• Local authorities will undertake quality initiatives to improve particular services.
  • A quality awards scheme will be introduced to encourage local authority work in this area.
  • A comprehensive list of public rights to information from local authorities will be published.
  • The general public will be given a legal right to attend council meetings.

Paying for local government

  • A new system of funding will be introduced.
  • The full yield from motor taxation will become a dedicated local authority revenue source from 1 January, 1997. A proportion of this revenue will be used to finance an equalisation fund which will be established to ensure fair treatment of all local authorities and no reduction in resources for any local authority.
  • Central Government will still set the rates of motor tax but, for 1998 and onwards, county and city authorities will have the power to vary the national rates. The variation will not exceed six per cent and this will be limited in the first year (1998) to a maximum of three per cent. There will be no increase in motor tax in the interim.
  • The rate support grant to local authorities will be discontinued.
  • Charges for domestic water supply and sewerage facilities will be abolished with effect from 1 January 1997.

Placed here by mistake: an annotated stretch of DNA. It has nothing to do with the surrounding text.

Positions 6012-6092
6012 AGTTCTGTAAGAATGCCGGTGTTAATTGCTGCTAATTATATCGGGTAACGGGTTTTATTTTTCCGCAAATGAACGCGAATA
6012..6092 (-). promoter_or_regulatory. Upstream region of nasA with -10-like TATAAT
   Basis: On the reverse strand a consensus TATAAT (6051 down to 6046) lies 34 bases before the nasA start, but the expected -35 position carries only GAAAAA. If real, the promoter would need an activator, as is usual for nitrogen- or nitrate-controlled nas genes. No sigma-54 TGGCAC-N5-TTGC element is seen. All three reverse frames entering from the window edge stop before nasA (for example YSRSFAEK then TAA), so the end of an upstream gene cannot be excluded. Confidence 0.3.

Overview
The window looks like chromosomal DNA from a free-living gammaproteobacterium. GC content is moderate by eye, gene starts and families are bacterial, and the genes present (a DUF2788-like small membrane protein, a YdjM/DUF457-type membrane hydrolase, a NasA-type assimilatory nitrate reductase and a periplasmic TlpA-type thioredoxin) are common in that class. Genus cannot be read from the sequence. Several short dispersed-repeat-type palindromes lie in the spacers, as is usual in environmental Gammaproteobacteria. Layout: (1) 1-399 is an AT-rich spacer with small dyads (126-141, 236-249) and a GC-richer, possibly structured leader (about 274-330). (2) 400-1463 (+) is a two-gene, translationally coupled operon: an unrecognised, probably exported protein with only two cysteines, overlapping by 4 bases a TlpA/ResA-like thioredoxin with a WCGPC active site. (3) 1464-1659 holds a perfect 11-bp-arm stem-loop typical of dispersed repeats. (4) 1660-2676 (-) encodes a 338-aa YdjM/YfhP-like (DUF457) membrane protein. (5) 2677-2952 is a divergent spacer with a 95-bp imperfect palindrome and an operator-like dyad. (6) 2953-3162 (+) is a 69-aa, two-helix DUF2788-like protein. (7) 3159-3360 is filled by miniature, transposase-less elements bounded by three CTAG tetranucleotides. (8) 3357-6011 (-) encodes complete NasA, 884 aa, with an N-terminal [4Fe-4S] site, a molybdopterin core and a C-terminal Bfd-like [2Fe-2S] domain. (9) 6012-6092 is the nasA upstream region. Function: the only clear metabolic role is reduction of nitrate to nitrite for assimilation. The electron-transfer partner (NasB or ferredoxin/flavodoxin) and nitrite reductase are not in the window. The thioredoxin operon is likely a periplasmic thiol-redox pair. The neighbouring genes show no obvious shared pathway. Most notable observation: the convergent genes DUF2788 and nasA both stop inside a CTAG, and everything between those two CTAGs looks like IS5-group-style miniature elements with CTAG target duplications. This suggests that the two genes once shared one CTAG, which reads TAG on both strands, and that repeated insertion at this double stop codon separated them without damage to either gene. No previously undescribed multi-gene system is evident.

• The new arrangements have two main advantages:

    - buoyancy, as local authorities will benefit on a continuous basis from growth in car ownership; and

    - discretion, as local authorities will be able, within reasonable limits, to raise additional revenue locally in accordance with local needs and priorities.

  • Targets will be set for local authorities to reduce and eliminate their financial deficits.
  • A major programme will be put in place to ensure maximum efficiency and effectiveness in local authorities:

    - more extensive value for money auditing;

    - greater use of performance indicators;

    - a new financial management system;

    - a comprehensive efficiency audit of county council operations in the roads area will be undertaken shortly; and

    - legislation for prompt payment by local authorities.

  • Proposals will be developed for a local contribution for a defined period towards discretionary developmental projects or programmes.

The human dimension

  • The 30,000 people employed by local government are its most valuable resource. They need to be allowed and enabled to reach their full potential in the service of the local community.
  • Consultation with staff interests on human resources proposals will be essential.
  • There will be further devolution of decisions on human resources issues from DOE to local authorities.
  • A new management tier will be created in local authorities with clear responsibility for individual programmes and a leading role in servicing the Strategic Policy Committees.
  • A Local Government Management Services Board will be established from 1 January 1997 to support human resources management in local authorities.
  • A special development programme will be established with the aim of increasing the number of women managers in local authorities.
  • The distinction between officers and non-officers - archaically referred to as ‘servants’ - will be abolished.
  • Further ‘flattening’ of clerical and administrative grades will be sought.
  • A unified staffing structure will be the aim for town and county authorities.